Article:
I didn’t know it, but Justice Stevens had cited my friend Jeff Small’s master oeuvre, Caperton v. A. T. Massey Coal, as a case in point for corporate malfeasance in the electoral process. It had been argued earlier that same year. Two thousand nine, a year to go down in infamy. Though Jeff had crowed about his Machiavellian stacking of the West Virginia Supreme Court, the case in question got kicked up to the highest court in the land, the US Supremes, on account of Jeff’s boy not stepping aside in spite of an obvious conflict of interest. The case was kicked back to West Virginia with the stipulation that its chief recuse himself from judgment. Only the conservative diehard Antonin Scalia somehow didn’t deem it a no-brainer that the bought-and-paid-for chief justice should have recused himself from his lord and master Don Blankenship’s case. But in the end, Jeff and his shadowy Fortune 100 buddies got precisely what they had paid for. Though their boy had to hold his horses as the State Supreme Court retried the case, two of the opposing judges mysteriously had to step down from the West Virginia bench. The original verdict was reaffirmed on a technicality. Plus ca change. Justice Stevens had tried to make the manifestly sane point—if you can buy a state supreme court chief justice you can buy any elected official. You can imagine my bedazzlement when the justice entered my consultation room. Such an eminently sound and sober soul , you’d never imagine him on the couch of a prescription pad wielding shrink like me. But there he was, Mr. Deeds all six feet plus of him stretched out on my couch, baleful as a hound who’s lost the scent. I can tell you all this without fear of breaching confidentiality because at the time of The Redemption from which I am writing nothing is hidden. Everyone’s come back to life and it all looks kind of silly. JP assures me he still thinks it’s a pretty good story. But I digress.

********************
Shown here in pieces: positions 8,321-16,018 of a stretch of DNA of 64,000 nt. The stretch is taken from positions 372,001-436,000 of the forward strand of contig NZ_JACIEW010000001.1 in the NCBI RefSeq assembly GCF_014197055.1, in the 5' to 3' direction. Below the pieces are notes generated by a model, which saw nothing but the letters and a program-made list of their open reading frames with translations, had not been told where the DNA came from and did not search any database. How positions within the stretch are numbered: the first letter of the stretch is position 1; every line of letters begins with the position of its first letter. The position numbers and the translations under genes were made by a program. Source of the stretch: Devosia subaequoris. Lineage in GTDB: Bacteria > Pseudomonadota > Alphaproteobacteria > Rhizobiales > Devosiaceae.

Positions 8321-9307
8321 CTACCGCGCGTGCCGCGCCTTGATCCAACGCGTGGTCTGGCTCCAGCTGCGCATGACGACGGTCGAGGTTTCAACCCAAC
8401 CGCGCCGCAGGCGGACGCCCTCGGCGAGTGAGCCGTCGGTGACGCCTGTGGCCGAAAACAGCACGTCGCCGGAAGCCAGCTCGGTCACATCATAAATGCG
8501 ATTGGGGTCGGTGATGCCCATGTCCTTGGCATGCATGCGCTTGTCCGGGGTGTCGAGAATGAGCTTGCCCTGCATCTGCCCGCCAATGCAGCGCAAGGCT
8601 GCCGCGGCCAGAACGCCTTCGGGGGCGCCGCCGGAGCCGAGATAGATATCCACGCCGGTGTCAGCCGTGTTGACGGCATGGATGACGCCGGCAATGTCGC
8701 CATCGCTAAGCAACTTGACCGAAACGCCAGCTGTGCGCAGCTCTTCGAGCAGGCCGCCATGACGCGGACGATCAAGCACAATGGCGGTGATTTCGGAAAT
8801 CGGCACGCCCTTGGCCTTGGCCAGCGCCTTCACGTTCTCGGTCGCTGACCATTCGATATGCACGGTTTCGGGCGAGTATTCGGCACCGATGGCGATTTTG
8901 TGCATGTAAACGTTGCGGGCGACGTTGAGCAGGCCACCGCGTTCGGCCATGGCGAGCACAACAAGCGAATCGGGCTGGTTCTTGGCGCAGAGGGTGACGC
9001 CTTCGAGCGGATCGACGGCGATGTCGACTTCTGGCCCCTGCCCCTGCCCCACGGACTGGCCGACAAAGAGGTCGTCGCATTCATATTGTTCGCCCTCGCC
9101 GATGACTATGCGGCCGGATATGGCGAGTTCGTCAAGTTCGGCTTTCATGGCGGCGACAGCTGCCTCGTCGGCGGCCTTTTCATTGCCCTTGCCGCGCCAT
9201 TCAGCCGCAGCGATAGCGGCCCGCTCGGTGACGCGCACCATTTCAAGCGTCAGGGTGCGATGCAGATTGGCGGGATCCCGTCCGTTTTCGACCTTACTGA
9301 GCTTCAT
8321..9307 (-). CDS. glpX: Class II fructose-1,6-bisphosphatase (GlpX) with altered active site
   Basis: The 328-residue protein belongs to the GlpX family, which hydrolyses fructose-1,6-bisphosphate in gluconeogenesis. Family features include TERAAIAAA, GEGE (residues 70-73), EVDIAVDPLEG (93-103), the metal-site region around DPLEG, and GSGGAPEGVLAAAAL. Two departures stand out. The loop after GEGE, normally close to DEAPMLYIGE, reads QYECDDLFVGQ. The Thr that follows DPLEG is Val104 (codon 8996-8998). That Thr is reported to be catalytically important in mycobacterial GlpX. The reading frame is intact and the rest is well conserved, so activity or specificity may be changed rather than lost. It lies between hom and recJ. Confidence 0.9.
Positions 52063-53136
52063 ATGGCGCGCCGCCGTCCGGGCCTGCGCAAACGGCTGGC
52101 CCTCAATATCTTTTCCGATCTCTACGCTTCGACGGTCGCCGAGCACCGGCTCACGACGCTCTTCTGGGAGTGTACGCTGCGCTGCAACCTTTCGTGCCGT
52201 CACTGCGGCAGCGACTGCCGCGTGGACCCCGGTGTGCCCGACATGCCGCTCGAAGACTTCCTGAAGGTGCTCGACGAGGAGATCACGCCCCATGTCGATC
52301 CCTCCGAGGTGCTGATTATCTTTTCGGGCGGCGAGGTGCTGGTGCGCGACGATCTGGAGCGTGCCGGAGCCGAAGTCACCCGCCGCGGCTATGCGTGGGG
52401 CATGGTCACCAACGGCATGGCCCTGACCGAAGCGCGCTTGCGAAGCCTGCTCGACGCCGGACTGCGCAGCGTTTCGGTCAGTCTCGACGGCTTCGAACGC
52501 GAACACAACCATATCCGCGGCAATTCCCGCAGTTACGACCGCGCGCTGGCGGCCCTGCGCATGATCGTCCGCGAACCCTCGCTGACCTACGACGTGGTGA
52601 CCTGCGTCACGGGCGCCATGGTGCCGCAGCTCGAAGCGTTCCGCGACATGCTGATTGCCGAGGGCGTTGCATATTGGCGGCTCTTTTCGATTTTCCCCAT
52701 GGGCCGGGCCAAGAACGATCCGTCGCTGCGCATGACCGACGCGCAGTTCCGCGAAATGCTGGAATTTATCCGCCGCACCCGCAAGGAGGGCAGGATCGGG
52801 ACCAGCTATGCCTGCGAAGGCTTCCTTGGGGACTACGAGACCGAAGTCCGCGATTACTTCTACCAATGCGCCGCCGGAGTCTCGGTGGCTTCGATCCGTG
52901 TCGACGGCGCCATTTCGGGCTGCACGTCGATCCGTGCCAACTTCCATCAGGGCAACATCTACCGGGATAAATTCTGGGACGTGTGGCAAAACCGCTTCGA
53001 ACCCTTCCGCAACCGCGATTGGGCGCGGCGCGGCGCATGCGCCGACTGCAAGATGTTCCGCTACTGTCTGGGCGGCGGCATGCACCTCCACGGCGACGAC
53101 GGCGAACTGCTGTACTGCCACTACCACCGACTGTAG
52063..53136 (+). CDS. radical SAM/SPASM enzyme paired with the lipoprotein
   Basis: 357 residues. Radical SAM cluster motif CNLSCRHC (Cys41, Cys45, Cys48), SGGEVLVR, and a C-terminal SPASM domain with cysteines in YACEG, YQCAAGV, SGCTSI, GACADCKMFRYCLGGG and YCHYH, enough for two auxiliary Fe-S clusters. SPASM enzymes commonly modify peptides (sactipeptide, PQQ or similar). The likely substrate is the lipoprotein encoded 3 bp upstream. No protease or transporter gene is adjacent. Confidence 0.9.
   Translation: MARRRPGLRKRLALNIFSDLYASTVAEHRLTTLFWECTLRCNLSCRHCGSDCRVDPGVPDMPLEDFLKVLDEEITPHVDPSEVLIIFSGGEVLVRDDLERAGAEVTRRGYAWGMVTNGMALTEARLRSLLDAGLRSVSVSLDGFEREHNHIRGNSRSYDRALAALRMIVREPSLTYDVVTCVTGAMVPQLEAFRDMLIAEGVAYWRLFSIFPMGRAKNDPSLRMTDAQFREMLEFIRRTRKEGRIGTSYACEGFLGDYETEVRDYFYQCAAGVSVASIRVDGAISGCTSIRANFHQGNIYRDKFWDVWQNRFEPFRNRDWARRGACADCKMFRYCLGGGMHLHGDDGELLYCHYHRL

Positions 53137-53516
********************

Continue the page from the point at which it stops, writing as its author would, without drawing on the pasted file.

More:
Excitement and apprehension, the heady emotional cocktail with which I greeted my honored guest. I came in on a Sunday to make sure my colleagues had scrammed. The waiting room was repopulated by guys with curly wires sticking out from behind their ears. Over the phone in his pleasant understated Midwestern drawl he’d asked me, “Dr. Diamond, might you consider a house call, maybe a sip of bourbon and tête-à-tête in my drawing room?” I paused for what felt like an eternity, checked my pulse, and remembered one of my mentors’ admonishments, “Special care is bad care.” The frame must be maintained. After all, I didn’t know what exactly it was the justice wanted from me. “Your Honor, I am deeply flattered at your invitation,” I began in as even a tone as I could muster. “I’m sure it would be lovely to join you for a sip. But I am bound by professional constraints that tell me it’s a bad idea to change venues for the kind of work I do. I can try to accommodate your security and confidentiality needs, or I can refer you to someone else who may have a different standard operating procedure.” I could hear the long intake of breath on the other end of the line. “Dr. Diamond, my investigations into your practice have been quite thorough. I am convinced you are the professional to whom I wish to spill my beans, as it were. Frankly I can’t afford to waste the time or money on vetting someone else. Also, I understand you’ve got more than a passing interest in the art of, uh, the written word. Might be very handy in this instance. So let’s see what you and I can hammer out.” Turns out one of my more likely qualifiers was that the intersection of the Venn diagram of our respective social circles was the null set.